Climate concerns for the Maghreb

Climate concerns for the Maghreb
Kieran Baker

One of the most pressing issues of our time is how the world will adapt to the changing climate conditions we see around us. Global warming means literally that- the planet is heating up and none more so than in the Maghreb region.  

The impact of climate change is severe and varies of course from one area to another but according to researchers the Mediterranean basin will be one of the worst affected areas in the world. Already we are seeing an increase in temperatures at twice the global rate across most of the region, particularly in Algeria & Tunisia. 

As a result, heat waves will become more frequent and intense; last year wildfires ravaged forest and areas of Algeria’s tree-rich region, and dozens perished. Also, in Tunisia temperatures reached almost 50 degrees Celsius last July, leading to power outages due to a spike in demand for electricity. In Morocco it is the threat of drought and the impact on vegetation and crop yields that concerns environmentalists and farmers the most. 

The question is what can we do about it?

According to Karim Elgendy, an urban sustainability and climate consultant, speaking recently to FairPlanet “there is very little climate adaptation work going on in the Maghreb region… some in Morocco and Tunisia, relating to agriculture and combatting desertification. But most funding goes to climate mitigation, such as renewables, rather than to adaptation."

FairPlanet goes on to say “the Maghreb nation that has made the greatest strides in energy transition and climate adaptation is by far Morocco, which has pledged to reduce its emissions by over 40 per cent by 2030 with international assistance. The North African state has also worked to improve its infrastructure to detect extreme climate events.”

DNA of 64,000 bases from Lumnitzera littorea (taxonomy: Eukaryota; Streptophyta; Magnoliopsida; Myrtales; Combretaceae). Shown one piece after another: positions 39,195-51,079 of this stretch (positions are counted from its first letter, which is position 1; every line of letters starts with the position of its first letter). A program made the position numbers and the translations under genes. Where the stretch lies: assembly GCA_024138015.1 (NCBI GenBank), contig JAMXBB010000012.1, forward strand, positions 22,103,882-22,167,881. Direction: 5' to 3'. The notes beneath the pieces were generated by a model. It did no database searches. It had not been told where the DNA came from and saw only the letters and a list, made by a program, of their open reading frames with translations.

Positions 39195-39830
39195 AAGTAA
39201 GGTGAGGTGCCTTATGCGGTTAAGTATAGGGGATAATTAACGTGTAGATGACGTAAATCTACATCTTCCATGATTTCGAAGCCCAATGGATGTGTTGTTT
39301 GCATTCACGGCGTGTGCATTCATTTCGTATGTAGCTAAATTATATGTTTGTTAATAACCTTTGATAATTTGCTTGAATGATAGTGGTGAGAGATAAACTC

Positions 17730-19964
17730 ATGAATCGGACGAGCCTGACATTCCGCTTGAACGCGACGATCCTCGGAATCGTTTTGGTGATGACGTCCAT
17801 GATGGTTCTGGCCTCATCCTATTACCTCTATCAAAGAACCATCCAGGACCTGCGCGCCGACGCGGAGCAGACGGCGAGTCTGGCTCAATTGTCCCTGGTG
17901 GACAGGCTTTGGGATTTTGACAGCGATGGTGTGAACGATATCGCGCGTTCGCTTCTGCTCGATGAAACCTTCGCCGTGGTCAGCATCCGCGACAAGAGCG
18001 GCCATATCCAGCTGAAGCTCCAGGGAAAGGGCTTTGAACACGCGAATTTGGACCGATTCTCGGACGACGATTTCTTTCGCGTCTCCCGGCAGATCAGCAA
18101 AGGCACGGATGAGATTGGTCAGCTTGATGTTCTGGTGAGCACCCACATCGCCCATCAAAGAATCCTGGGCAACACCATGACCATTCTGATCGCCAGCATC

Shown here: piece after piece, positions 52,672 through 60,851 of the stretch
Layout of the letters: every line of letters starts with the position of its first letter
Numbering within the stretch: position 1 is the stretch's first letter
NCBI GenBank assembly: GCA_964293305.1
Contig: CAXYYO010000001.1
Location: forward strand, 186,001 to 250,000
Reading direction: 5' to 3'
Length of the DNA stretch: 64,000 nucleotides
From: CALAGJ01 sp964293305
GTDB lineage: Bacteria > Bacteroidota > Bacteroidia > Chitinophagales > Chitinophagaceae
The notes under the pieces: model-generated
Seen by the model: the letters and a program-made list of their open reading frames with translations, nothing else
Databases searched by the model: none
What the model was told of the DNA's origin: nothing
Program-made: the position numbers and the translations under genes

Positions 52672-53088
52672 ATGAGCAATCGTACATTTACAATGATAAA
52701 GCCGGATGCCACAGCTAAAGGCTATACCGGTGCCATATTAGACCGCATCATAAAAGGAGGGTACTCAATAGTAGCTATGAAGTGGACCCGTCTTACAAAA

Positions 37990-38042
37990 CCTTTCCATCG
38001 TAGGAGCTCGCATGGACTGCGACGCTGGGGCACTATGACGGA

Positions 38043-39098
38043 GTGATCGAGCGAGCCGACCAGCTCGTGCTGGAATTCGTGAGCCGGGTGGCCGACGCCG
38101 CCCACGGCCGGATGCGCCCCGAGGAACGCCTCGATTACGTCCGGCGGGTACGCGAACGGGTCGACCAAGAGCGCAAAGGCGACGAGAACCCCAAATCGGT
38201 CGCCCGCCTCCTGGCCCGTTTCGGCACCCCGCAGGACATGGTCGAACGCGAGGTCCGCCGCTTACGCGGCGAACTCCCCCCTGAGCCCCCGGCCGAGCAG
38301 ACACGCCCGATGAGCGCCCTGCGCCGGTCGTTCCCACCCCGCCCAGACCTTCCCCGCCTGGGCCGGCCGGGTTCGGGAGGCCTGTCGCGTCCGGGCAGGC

The Moroccan government has pushed the issue of renewable energy since the early 2000s and is on course to generating almost 50 per cent of its electricity from clean energy sources, the most notable being the Ouarzazate solar park, one of the world's largest. 

Again, according to FairPlanet: “Algeria has in turn joined international efforts to mitigate climate change and its effects and established a national agency for climate change back in 2005. It has also pledged to slash emissions by 22 per cent with the condition of receiving support and has adopted a national climate strategy that includes short-term plans up to 2025 and longer-term ones up to 2035.” However, analysts say Algeria has been slow to roll out such plans if indeed adopt them at all.  

The country in the worst position in the region, however, is Libya, which following decades of chaos with recurrent cycles of violence and conflict since 2011 is understandably struggling with a coherent strategy when it comes to climate change. The main emphasis has been focused on areas such as water management and food security.

What we are sure of is that climate change transcends all boundaries and borders, and the region as a whole would benefit from a unified approach- easier, of course, said than done. 

Kieran Baker is an Emmy award winning journalist who has started up various networks including Al Jazeera English, Bloomberg TV Africa and TRT World. 




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